Made popular during the early days of World War I for its speed and mobility in getting patients off dangerous battlefields quickly, the motorbike ambulance is still proving itself advantageous in numerous ways. Julian Newton, a paramedic supervisor who participated in several training exercises with indigenous medical teams, seemed particularly confident the new interventions would prove promising for the area.
“It’s absolutely certain these motorbike ambulances will save many lives and probably have already, in the first few days. Unlike in this country, where the lives we save are due to the use of medicines or a paramedic’s interventions, over there it’s often a simple case of getting people to a hospital or a health facility that saves lives. I feel very humble to be involved in something that will make such a big difference to people.”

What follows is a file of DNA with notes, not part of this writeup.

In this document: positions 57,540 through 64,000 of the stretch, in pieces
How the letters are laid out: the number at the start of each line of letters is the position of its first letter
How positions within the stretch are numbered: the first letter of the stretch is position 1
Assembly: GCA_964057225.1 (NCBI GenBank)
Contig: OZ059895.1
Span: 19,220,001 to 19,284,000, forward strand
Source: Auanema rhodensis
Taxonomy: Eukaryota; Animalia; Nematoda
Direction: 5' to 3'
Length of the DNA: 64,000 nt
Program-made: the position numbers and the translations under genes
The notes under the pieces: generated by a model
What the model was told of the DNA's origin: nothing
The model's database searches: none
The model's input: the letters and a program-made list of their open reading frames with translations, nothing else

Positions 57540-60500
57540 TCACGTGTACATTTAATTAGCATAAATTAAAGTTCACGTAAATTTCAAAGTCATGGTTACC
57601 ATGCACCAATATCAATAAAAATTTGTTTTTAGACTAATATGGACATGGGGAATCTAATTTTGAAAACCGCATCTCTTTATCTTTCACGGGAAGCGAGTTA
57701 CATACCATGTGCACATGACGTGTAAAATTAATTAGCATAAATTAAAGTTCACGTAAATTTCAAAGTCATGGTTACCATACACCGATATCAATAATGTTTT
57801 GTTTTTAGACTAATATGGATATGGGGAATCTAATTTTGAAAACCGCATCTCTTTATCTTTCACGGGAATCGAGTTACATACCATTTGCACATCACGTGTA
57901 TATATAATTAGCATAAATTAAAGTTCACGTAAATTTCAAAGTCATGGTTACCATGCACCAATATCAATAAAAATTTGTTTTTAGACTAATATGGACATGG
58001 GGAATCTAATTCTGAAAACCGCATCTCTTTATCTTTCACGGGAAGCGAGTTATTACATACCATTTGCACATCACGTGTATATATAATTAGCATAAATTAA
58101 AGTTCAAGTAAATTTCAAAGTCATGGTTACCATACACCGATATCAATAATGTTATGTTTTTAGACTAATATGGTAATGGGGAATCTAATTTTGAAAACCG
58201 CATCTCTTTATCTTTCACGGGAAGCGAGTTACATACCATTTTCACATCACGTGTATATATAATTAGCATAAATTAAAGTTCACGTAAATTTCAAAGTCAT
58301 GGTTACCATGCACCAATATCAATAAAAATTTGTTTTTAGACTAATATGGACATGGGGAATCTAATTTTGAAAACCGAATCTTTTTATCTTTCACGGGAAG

And a big difference they have made indeed, within two days of the December 1st launch, one of the bikes had already transferred 17 people to a hospital or health clinic, potentially saving their lives.
As a forerunner to the generous donation, 60 first responders were trained by PONT and the Welsh Ambulance Service in the Mbale region, ensuring sustainability and longevity of the local project.